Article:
Recycling, as part of any sustainable environment, is continuously evolving and impacting on new materials in manufacturing. One example of this is the recycled solid waste of Tetra Pak ™ packaging, which is a highly pollutant waste as it is not biodegradable since it is manufactured with different materials. The Tetra Pak ™ container consists of thermally joined layers of paper, aluminum and polyethylene. Once disposed, this packaging is recycled by completely separating the paperboard from the rest of the materials. The aluminum and the polyethylene remain together and are used to create the poly-aluminum, which is widely used to manufacture roof tiles. These recycled tiles have different thermal and acoustic properties compared with traditional manufactured ceramic and cement tiles. In this work, we compare a group of tiles using nondestructive optical testing to measure the superficial micro deformations of the tiles under well controlled experiments. The results of the acoustic and thermal tests show remarkable differences between the recycled tile and the traditional ones. These results help to determine which tile could be better suited to the specific environmental conditions in countries where extreme climates, ranging from tropical, desert-like, to very cold are experienced throughout the year.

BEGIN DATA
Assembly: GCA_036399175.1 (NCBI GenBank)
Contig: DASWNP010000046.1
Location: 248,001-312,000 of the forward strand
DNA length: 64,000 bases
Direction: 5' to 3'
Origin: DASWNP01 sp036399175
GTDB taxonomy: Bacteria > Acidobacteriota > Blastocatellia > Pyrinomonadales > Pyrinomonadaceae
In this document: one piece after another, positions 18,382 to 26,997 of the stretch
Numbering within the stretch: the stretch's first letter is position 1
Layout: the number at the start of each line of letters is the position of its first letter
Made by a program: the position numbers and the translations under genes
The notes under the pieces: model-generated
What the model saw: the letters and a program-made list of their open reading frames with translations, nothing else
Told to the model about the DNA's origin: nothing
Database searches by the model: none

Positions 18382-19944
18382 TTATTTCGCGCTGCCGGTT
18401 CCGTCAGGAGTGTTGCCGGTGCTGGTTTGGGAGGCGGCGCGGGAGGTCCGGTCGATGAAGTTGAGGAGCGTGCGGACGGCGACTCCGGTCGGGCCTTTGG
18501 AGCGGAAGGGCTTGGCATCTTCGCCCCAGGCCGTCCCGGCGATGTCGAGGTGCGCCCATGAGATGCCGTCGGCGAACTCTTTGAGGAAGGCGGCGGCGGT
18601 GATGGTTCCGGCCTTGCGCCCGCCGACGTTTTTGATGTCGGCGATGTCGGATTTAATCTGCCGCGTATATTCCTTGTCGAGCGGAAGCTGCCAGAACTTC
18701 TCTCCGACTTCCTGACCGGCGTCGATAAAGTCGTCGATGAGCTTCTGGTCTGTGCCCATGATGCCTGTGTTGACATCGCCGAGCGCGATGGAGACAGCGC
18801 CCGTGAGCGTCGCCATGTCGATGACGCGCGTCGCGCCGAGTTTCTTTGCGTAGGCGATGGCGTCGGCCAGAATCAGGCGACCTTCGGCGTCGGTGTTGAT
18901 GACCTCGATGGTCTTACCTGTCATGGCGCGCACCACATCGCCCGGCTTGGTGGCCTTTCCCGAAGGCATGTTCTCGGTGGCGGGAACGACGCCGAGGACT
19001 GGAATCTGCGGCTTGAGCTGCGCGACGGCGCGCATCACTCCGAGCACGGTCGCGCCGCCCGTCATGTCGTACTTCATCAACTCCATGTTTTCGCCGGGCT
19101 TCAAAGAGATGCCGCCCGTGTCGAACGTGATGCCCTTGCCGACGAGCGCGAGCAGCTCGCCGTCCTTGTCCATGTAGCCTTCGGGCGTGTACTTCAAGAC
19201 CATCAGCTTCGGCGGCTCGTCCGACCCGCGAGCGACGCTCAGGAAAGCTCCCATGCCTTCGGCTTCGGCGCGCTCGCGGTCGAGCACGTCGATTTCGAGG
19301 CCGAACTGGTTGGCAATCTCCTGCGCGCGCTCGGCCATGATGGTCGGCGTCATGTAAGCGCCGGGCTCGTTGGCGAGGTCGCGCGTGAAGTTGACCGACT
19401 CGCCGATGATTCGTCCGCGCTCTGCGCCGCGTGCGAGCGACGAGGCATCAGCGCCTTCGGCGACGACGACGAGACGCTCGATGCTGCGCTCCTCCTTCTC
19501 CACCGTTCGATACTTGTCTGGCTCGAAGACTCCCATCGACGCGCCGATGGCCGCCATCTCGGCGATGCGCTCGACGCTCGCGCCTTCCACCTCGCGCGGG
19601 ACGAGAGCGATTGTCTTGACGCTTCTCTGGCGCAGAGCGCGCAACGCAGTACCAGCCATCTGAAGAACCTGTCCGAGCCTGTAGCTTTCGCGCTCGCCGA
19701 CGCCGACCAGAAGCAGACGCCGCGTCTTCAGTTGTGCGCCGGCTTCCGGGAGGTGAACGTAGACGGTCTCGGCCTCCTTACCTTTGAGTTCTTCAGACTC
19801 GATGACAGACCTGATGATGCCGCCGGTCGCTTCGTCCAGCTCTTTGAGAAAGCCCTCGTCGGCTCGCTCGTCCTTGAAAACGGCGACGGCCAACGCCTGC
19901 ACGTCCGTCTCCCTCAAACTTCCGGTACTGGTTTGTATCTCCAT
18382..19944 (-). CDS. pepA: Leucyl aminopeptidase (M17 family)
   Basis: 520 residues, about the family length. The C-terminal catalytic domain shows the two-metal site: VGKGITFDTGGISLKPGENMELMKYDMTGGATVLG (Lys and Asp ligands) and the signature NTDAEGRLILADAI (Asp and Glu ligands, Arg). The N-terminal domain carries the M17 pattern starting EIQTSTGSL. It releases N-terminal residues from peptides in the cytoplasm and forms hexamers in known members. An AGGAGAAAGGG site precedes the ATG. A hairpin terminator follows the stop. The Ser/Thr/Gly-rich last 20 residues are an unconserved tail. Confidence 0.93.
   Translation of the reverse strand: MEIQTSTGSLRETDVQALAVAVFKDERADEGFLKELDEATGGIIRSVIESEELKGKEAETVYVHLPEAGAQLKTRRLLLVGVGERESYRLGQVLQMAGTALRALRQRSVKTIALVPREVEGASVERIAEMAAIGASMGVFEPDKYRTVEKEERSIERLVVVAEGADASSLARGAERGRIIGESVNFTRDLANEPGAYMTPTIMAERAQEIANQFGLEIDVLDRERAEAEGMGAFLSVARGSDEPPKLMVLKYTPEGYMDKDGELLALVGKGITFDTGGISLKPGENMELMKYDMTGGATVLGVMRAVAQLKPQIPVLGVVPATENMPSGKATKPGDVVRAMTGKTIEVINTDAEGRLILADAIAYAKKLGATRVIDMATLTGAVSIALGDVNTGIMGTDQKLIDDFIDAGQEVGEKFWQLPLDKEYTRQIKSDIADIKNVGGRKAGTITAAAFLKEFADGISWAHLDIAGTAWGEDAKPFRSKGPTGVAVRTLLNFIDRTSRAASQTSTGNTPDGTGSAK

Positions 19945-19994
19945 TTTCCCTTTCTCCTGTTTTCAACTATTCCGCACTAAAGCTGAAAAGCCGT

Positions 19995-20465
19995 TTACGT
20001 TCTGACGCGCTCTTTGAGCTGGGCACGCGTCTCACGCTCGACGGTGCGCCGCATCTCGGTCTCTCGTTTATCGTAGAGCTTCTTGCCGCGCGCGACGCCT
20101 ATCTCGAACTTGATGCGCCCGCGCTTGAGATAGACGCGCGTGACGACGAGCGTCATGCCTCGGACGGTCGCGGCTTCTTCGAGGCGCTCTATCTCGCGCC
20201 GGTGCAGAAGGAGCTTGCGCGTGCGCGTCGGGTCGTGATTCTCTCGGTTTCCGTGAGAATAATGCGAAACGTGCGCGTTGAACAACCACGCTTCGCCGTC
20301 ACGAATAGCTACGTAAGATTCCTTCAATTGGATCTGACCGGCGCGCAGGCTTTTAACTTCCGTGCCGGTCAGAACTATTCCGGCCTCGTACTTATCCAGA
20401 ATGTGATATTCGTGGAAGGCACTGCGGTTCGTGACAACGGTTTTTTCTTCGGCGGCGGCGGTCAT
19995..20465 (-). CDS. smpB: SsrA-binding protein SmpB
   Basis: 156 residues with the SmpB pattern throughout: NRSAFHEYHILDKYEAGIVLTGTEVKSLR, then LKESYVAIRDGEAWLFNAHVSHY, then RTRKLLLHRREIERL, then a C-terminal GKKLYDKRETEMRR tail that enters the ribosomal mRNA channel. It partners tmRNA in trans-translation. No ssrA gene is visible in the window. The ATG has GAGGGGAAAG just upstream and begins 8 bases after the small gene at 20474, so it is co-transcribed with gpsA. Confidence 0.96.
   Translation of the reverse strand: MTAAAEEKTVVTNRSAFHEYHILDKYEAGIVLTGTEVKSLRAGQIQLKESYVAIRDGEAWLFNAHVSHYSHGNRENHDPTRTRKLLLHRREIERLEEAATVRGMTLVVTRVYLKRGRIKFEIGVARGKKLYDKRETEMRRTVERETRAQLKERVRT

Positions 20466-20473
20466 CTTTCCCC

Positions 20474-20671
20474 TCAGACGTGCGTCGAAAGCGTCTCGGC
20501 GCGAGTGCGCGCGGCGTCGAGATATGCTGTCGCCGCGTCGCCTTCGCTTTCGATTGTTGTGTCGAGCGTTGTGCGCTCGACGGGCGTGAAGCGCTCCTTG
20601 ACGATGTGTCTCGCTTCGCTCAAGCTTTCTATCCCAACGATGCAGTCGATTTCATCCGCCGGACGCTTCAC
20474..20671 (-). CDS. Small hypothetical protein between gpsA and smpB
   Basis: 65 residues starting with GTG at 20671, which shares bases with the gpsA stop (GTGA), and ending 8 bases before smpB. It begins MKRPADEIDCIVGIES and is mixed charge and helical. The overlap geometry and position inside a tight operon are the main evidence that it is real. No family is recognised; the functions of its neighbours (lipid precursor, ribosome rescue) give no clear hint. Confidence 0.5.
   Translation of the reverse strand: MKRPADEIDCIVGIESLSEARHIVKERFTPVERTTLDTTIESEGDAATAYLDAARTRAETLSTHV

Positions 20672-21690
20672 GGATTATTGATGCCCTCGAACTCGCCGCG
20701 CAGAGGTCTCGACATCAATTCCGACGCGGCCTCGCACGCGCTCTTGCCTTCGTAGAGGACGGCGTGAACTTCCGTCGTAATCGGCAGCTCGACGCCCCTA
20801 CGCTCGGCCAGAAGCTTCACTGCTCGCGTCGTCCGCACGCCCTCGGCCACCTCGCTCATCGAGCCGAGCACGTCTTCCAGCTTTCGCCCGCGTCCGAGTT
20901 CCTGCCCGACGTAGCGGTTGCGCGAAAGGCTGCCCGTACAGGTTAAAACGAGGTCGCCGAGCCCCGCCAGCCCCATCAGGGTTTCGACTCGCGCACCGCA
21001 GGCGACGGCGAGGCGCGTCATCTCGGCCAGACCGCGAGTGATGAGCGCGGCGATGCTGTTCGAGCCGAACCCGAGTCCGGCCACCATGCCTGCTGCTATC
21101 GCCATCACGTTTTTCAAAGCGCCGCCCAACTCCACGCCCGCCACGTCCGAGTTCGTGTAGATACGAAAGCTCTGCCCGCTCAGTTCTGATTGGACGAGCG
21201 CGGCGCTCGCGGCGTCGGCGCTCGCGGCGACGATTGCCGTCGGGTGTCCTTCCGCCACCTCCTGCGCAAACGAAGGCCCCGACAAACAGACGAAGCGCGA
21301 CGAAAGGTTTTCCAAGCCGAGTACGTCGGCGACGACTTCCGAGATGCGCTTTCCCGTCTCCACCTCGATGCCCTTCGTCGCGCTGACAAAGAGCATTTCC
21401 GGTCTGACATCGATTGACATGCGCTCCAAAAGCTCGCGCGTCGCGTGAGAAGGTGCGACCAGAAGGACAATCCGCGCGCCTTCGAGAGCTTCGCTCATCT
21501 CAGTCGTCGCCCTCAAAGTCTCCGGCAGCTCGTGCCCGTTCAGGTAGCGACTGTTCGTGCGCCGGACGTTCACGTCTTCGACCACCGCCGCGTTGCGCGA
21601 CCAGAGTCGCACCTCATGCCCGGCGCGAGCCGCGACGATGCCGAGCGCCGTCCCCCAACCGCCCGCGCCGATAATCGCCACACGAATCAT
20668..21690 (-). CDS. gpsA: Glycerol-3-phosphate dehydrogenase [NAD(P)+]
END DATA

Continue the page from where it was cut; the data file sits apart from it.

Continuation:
|International Journal of Mechanical and Mechatronics Engineering
|Published - 4 feb 2016
|Publicado de forma externa